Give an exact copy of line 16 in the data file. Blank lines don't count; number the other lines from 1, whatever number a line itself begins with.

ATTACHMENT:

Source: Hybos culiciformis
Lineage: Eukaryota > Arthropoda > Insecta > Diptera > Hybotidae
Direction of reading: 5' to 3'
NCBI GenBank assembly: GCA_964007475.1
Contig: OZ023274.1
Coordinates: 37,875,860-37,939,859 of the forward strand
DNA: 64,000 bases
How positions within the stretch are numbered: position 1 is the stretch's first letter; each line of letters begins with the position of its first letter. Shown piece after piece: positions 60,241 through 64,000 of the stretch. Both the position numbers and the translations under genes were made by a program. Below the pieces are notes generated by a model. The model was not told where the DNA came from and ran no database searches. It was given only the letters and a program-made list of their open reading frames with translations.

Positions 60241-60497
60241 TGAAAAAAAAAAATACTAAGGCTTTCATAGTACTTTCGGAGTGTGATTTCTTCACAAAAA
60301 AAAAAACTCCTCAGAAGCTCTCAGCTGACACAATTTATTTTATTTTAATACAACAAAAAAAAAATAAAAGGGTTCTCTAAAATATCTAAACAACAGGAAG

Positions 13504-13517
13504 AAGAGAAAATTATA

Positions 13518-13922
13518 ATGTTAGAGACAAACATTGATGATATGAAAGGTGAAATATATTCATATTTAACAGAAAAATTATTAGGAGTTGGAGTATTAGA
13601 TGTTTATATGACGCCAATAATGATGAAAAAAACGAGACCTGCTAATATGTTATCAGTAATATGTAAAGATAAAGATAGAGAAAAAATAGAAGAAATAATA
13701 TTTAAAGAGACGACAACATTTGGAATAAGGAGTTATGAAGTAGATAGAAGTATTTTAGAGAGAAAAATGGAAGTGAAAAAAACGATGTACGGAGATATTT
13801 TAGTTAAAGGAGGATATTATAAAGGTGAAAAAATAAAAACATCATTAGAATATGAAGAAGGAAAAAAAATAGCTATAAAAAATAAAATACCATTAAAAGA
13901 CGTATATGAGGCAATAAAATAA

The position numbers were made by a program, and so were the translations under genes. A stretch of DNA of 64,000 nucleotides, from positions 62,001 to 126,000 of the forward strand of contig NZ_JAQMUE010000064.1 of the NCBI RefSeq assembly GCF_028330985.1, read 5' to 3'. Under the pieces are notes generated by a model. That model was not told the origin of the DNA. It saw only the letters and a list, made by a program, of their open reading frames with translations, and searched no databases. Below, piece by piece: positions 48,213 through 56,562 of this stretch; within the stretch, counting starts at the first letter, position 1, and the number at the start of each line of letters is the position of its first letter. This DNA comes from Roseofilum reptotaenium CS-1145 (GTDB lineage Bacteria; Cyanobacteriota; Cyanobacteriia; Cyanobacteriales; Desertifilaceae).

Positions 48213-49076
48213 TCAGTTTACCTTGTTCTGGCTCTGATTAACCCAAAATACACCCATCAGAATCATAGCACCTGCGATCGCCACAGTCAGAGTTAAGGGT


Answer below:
13601 TGTTTATATGACGCCAATAATGATGAAAAAAACGAGACCTGCTAATATGTTATCAGTAATATGTAAAGATAAAGATAGAGAAAAAATAGAAGAAATAATA